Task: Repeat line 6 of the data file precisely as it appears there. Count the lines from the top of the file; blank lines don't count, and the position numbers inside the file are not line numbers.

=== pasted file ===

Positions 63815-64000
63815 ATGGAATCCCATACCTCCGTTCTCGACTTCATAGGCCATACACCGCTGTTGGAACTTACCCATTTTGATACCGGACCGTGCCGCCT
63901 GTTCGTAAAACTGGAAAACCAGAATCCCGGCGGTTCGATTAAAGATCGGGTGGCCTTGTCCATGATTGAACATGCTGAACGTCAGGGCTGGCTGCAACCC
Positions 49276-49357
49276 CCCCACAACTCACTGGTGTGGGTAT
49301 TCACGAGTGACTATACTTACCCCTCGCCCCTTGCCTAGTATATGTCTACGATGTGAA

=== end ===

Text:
49301 TCACGAGTGACTATACTTACCCCTCGCCCCTTGCCTAGTATATGTCTACGATGTGAA